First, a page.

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Natural Connections

Modern life in Scotland is increasingly busy. The connections our ancestors had with nature and the land are being lost. As leisure time shrinks, or is filled with hi-tech experiences, opportunities to experience nature become fewer. And yet it is possible to connect with nature on a day to day basis. All around us, the great web of life continues to hold its shape, and nature continues its eternal cycles. Keep looking, listening, smelling, touching - and keep experiencing natural connections.

Thursday, February 27, 2014

Around 80 geese flew across the motorway in ragged skeins first thing. Further on, a Grey Heron lumbered over near Bishopton.

Wednesday, February 26, 2014

A Raven was around the spire of Coats' Memorial Church, Paisley this afternoon. Heading home, around 30 Starlings were in a murmuration over Causewayside Street. Back home, a "plop" in the garden pond suggested the frogs have arrived.

Tuesday, February 25, 2014

A dreich day in West Central Scotland. Clear tonight, so frost possible in the morning.

Monday, February 24, 2014

A short walk through a sunny Battery Park this lunchtime produced two Rock Pipits and a Pied Wagtail on the shore and a single Guillemot/Razorbill which belly-flopped into the middle of a group of Eider before carrying on west. The site is quite a reliable one for Hoodie hybrids but none were present today.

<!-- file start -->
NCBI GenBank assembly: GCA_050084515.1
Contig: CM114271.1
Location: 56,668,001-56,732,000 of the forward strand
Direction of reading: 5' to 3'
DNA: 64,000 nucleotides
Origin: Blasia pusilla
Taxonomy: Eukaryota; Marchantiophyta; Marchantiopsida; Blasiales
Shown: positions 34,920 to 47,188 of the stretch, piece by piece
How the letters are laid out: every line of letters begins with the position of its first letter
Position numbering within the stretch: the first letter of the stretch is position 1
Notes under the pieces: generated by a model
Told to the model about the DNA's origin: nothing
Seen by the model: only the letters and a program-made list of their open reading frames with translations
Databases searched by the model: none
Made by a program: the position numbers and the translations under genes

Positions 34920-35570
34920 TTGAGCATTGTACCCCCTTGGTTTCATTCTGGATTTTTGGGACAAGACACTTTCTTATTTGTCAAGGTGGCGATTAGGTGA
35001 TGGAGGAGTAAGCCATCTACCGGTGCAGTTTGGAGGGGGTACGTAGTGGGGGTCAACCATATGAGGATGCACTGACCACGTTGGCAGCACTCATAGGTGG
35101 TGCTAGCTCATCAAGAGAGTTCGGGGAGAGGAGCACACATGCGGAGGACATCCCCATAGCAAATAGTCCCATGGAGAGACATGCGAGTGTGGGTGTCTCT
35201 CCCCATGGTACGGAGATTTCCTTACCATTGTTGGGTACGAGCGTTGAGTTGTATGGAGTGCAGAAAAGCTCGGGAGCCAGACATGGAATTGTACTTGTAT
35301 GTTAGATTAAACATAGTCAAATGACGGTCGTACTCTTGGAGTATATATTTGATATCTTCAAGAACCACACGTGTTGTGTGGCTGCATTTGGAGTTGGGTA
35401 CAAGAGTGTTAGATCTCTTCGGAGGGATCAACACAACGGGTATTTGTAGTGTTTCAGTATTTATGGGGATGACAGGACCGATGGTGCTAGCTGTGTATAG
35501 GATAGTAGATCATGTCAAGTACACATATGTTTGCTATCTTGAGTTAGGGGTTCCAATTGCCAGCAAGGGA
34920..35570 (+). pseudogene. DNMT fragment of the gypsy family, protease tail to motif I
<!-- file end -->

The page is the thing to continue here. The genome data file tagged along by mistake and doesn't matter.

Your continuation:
Sunday, February 23, 2014

Visitors all day today, so once again no natural connections. However the gift of some stunning "Bird-of-Paradise" flowers reminded me of what is out there, just waiting to be discovered.


Saturday, February 22, 2014

A morning spent tidying the back garden was improved considerably by the calls of nearby Long-tailed Tit, Redpoll and Bullfinch. The garden pond is still looking quite forlorn although the duckweed is multiplying and Irises starting to sprout, No sign of any frog activity yet. The rugby run to Marr College, Troon this afternoon produced eight Oystercatchers and a Curlew feeding on the playing fields and Goldfinches tinkling in the treetops.

Friday, February 21, 2014

A singing Blackbird at 6am was the only natural connection of a busy working day. Oh well!

Thursday, February 20, 2014

The Starling flock at the Sugar sheds numbered about 200 this evening. A Grey Heron was over the breeding cliff at Woodhall and a pair of Shelducks were on the flooded field south of the motorway at Longhaugh Point. In between, the sea opposite Langbank was covered with Black-headed Gulls. I estimated several thousand were present. I have witnessed this phenomenon once before. Presumably the birds are congregating prior to moving inland to set up breeding territories.